Astronomers have unveiled the most detailed map of the asteroid Psyche yet

Zoom / Astronomers at MIT and elsewhere have mapped the composition of the asteroid Psyche, revealing a surface composed of metal, sand and rock.


Astronomers have created the most detailed map yet of the surface of 16-Psyche, an asteroid that scientists believe may hold clues about how planets formed in our solar system. According to Paper 16-Psyche was published in the Journal of Geophysical Research and has a highly diverse surface of minerals, sand and rock, suggesting its history could include mineral eruptions as well as collisions with other celestial bodies. The asteroid is the focus of NASA’s Psyche mission, due to launch later this year.

as we are I mentioned earlier16 clairvoyant M-type asteroid (meaning it has high metal content) orbiting the sun in the main asteroid belt and unusually resembling a potato. The long-favoured hypothesis is that Psyche is the exposed mineral core of a protoplanet (a minor planet) from the beginning of our solar system whose crust and mantle have been eroded by collisions (or multiple collisions) with other objects. In recent years, scientists have come to the conclusion that estimates of the mass and density of all-metal residues are inconsistent. Instead, it is likely to be a complex mixture of minerals and silicates.

Alternatively, the asteroid could once have been the original body of a particular class of stony and iron meteorites that were fragmented and reshaped to form a mixture of metal and silicates. or maybe something like 1 series, a dwarf planet in the asteroid belt between the orbits of Mars and Jupiter – with the exception of 16 Psyche may have experienced a period of iron volcanoes during cooling, leaving highly enriched minerals in these volcanic centers.

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Scientists have long suspected that metal cores lie as deep as terrestrial planets like Earth. But these cores are buried too deep beneath the mantle and rocky crusts for researchers to detect. As the only mineral object ever discovered, Psyche offers an ideal opportunity to shed light on the formation of the rocky planets in our solar system (Earth, Mercury, Venus and Mars). NASA agreed to self-mission in 2017 with the aim of sending a spacecraft into orbit around the asteroid and collecting important data on its properties.

On the left, the map shows surface features on Psyche, ranging from sandy (purple/low) to rocky (yellow/high) areas. The map on the right shows the abundance of minerals on Psyche, from low (purple) to high (yellow).

Previous mapping efforts have relied on measuring infrared light reflected off the asteroid’s surface using various telescopes around the world. Last year, astronomers created a much higher resolution Psyche surface map based on 2019 observational data collected from all 66 radio antennas of the Atacama Large Millimeter/submillimeter Array (ALMA) in Chile.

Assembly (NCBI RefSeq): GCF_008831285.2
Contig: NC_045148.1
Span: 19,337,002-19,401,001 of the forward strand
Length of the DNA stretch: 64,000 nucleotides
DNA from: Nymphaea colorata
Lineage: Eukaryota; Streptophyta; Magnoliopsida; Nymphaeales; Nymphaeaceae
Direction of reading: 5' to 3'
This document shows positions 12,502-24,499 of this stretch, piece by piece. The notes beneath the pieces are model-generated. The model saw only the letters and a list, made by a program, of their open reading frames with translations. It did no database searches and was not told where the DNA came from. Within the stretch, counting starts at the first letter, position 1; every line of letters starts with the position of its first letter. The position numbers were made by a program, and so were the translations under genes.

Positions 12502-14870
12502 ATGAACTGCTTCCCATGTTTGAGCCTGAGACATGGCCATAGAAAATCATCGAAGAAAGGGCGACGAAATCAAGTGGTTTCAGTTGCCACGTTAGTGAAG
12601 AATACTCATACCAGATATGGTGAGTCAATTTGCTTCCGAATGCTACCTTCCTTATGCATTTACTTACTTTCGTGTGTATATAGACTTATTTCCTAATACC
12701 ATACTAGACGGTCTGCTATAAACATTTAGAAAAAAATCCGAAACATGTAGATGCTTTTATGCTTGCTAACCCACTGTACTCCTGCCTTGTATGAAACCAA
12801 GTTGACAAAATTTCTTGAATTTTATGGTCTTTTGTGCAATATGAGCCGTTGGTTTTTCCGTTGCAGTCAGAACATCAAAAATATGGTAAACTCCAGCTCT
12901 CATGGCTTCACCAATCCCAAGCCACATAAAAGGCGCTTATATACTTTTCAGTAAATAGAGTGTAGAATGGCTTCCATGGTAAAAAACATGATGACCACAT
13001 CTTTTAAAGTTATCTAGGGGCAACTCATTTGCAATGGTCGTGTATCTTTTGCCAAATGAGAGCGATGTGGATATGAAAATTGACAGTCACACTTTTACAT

By combining all of these signals into a single artificial signal, the team achieved the resolution of a telescope 16 kilometers (10 miles) across – about 20 miles per pixel. This view allowed them to resolve many of the differences in composition on the asteroid’s surface. Use this to create a map of the heat emissions from the surface of the asteroid with a high fidelity 3D model itself.

This latest map is based on hundreds of computer-simulated scenarios, each with a different composition of surface materials, while accounting for the asteroid’s rotation. The team then compared these simulations to actual thermal emissions in the ALMA data to determine the most likely map of 16-Psyche’s surface.

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The result: The asteroid is rich in minerals, but its distribution on its surface is different. A similarly diverse distribution of silicates suggests that 16-Psyche may have had a siliceous mantle. In addition, the material at the bottom of the craters changes temperature faster than at the rim as the asteroid rotates. The authors suggest that these craters may contain sediments (“pools”) of fine-grained sand. This is somewhat surprising given 16-Psyche’s mass and stronger gravity compared to smaller asteroids that contain fine-grained material.

“These data show that the surface of Psyche is heterogeneous, with marked differences in composition,” said Southwest Research Institute’s Simon Marchi, a Psyche Task researcher who was not involved in the current study. “One of the main goals of Psyche’s mission is to study the composition of the asteroid’s surface using gamma rays, a neutron spectrometer and a color imager. So the possibility of compositional variation is something the Psyche Science team is keen to investigate further.”

DOI: Journal of Geophysical Research, 2022. 10.1029/2021JE007091/a> (About DOIs).



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